1. Observe: Describe what you see. What do you notice first? What information does the map provide? What geographic elements are included? Which way is north/south/east/west, and how do you know? What places are shown on the map? Are there words on the map? Pictures? What are they?
  2. Reflect: Why do you think this map was made? What do you think was important to the people who made this map? Does the map give us any clues about the time in which it was made?
  3. Question: What does this map make you wonder?

Repeat with the later map and have students compare and contrast.

You may then choose to address some of the supporting questions (above) or focus on the questions that students have developed as part of their inquiry.

D4: COMMUNICATING CONCLUSIONS
  1. Using evidence from the historic maps, as well as additional information gathered through readings and classroom discussions, students will make their own map of Connecticut showing the natural resources that attracted European colonists to the area. Start with a blank outline map like this one. Have students draw in major rivers and hilly regions, and then add simple images for fish/shellfish, woods/timber, beavers (for fur), other native animals, farmland, etc. in appropriate areas of the map.
  2. Using evidence from the historic maps, as well as additional information gathered through readings and classroom discussions, students will imagine that they are sailors on Adriaen Block’s ship, the Onrust, during its exploration of the Connecticut coast and the Fresh (Connecticut) River. They will write fictionalized letters home to a loved one in Amsterdam describing their experiences and observations.
ADDITIONAL RESOURCES
Places to GO
Things to DO
Websites to VISIT
Articles to READ

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Grade 5 – The Pequot War


TEACHER'S SNAPSHOT
Topic
Native Americans, Pequot War
Theme
The Role of Connecticut in U.S. History
Town
Griswold, Groton, Ledyard, North Stonington, Preston, Stonington
Related Search Terms
Pequot War, 17th century, Pre-colonial, Colonization, Indigenous People, Colonists
Social Studies Frameworks
Grade 5 – Early United States History
D1: POTENTIAL COMPELLING QUESTION

How does colonization affect indigenous people?

D1: POTENTIAL SUPPORTING QUESTIONS
  • What issues or cultural practices contributed to the conflict between indigenous peoples and European colonists in Connecticut?
  • What was the Pequot War about?
  • How do the primary sources left behind affect our knowledge or understanding of a conflict?
D2: TOOL KIT

Things you will need to teach this lesson.

The figure of the Indians' fort or palizado in New England and the manner of the destroying it by Captayne Underhill and Captayne Mason / RH, 1638 - Library of Congress, Prints and Photographs Division
The figure of the Indians’ fort or palizado in New England and the manner of the destroying it by Captayne Underhill and Captayne Mason / RH, 1638 – Library of Congress, Prints and Photographs Division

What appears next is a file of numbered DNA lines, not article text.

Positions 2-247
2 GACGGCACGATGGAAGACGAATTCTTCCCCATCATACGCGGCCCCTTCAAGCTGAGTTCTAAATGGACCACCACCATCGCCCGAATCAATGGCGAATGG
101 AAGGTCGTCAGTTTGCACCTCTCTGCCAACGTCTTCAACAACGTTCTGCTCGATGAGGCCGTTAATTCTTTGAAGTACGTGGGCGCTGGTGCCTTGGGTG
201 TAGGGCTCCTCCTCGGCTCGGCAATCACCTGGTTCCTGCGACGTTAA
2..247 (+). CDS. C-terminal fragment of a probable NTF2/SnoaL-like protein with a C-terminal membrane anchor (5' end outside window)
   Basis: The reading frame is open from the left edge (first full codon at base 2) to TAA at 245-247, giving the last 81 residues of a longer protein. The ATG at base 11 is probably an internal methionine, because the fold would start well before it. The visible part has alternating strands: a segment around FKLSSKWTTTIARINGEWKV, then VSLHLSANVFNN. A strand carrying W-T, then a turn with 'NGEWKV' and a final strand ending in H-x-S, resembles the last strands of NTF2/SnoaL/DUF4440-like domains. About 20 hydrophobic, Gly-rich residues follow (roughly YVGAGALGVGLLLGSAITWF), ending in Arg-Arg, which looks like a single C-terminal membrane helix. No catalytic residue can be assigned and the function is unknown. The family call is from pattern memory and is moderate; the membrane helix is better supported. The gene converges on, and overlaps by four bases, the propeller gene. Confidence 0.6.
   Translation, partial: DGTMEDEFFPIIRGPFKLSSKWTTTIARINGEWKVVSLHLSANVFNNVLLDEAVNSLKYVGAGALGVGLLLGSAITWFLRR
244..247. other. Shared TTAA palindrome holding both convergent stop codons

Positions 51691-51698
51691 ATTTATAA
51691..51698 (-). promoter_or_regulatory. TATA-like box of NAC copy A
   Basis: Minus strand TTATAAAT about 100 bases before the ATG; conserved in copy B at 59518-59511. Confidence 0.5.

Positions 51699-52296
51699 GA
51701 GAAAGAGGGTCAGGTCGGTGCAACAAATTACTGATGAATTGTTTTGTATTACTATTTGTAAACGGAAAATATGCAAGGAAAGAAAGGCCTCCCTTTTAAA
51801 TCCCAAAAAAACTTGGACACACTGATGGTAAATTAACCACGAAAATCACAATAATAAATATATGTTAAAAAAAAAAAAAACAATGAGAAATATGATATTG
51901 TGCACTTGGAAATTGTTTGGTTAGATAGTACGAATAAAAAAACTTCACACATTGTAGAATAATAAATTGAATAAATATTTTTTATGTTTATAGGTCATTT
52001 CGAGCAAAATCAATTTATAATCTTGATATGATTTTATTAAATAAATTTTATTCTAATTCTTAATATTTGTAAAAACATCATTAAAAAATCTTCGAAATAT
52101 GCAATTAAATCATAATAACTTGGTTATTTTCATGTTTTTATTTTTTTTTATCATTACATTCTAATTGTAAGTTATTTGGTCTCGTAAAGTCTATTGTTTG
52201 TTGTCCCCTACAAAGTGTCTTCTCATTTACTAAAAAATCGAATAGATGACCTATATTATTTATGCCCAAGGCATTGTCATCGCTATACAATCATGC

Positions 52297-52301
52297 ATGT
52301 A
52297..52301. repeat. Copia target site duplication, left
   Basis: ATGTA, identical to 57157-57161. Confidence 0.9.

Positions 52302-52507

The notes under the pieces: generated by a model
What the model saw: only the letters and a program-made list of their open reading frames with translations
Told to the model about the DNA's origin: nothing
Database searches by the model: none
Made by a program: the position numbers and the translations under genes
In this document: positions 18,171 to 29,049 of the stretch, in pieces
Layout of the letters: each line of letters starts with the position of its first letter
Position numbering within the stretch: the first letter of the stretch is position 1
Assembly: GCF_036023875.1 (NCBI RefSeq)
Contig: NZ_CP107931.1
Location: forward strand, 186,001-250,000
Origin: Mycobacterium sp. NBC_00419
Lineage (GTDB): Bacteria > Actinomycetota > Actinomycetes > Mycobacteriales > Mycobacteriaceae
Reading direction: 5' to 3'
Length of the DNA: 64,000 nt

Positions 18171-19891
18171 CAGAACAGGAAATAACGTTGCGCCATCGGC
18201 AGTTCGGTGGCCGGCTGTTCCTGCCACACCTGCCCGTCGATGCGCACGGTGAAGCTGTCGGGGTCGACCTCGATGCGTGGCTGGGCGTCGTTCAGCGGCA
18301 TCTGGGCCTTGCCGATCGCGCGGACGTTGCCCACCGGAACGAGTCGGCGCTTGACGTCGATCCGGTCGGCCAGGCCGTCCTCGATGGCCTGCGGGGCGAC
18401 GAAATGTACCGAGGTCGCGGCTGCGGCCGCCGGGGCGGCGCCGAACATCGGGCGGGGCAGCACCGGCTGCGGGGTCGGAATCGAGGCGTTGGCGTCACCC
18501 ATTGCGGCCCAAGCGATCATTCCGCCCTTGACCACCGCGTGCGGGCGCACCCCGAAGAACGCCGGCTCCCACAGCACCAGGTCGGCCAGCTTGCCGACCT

The image shows the attack on the Pequot village at Mystic, Connecticut, by English soldiers and their allies, including the Narragansett. This was one of the major battles of the Pequot War (1636-1637). The image is included in John Underhill’s account of the Pequot War. John Underhill was second in command to John Mason, the commander of the Connecticut colonial forces during the Pequot War. This birds-eye view depicts the destruction of the village, which left over 400 Pequot men, women, and children dead.

D3: INQUIRY ACTIVITY

Start by showing the image and asking students to share their observations about what they see. If students begin to make inferences, encourage them to use the visual evidence by asking, “What do you see that makes you say that?”

You may wish to guide the looking by suggesting students “read” the image from the inside/center out, ending with the words in the upper left corner.

After discussing students’ observations and guesses based on the evidence, ask students to develop their own questions based on the image. Have students discuss their questions, fine-tune them, and think about what other resources (primary or secondary) they could use to find answers.

Some questions for discussion might include:

  • Who created this image and why?
  • Who are the figures?
  • What are the structures?
  • What is going on?
  • From whose perspective is it drawn? What are the clues?
  • How might the image be different if it had been drawn from the Pequot perspective? Or the Narragansett perspective?
  • Where could we learn more?
D4: COMMUNICATING CONCLUSIONS

After examination of the image and further research, have students consider the Pequot War from the perspective of a Pequot man, woman, or child; the perspective of an English soldier; or the perspective of a Narragansett man allied with the English. Presentations could take the form of a dramatic dialogue or skit, a letter written 20 years after the conflict, or an alternative illustration of the events in Mystic.

ADDITIONAL RESOURCES
Things to DO
Websites to VISIT
Articles to READ